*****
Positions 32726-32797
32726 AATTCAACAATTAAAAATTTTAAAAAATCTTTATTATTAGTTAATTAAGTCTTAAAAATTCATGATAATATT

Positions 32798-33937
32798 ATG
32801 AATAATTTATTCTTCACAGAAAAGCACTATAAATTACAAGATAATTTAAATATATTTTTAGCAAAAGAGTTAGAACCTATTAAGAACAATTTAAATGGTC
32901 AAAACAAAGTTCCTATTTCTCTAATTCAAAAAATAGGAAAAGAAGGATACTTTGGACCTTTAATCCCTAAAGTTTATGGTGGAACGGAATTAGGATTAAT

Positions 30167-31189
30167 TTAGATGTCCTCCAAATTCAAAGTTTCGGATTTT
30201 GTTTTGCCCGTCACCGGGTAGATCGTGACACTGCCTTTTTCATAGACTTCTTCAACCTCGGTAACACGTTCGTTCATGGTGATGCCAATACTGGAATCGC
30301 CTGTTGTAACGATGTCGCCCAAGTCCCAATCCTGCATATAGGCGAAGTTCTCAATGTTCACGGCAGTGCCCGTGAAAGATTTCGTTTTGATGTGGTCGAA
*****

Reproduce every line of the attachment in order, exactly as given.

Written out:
Positions 32726-32797
32726 AATTCAACAATTAAAAATTTTAAAAAATCTTTATTATTAGTTAATTAAGTCTTAAAAATTCATGATAATATT

Positions 32798-33937
32798 ATG
32801 AATAATTTATTCTTCACAGAAAAGCACTATAAATTACAAGATAATTTAAATATATTTTTAGCAAAAGAGTTAGAACCTATTAAGAACAATTTAAATGGTC
32901 AAAACAAAGTTCCTATTTCTCTAATTCAAAAAATAGGAAAAGAAGGATACTTTGGACCTTTAATCCCTAAAGTTTATGGTGGAACGGAATTAGGATTAAT

Positions 30167-31189
30167 TTAGATGTCCTCCAAATTCAAAGTTTCGGATTTT
30201 GTTTTGCCCGTCACCGGGTAGATCGTGACACTGCCTTTTTCATAGACTTCTTCAACCTCGGTAACACGTTCGTTCATGGTGATGCCAATACTGGAATCGC
30301 CTGTTGTAACGATGTCGCCCAAGTCCCAATCCTGCATATAGGCGAAGTTCTCAATGTTCACGGCAGTGCCCGTGAAAGATTTCGTTTTGATGTGGTCGAA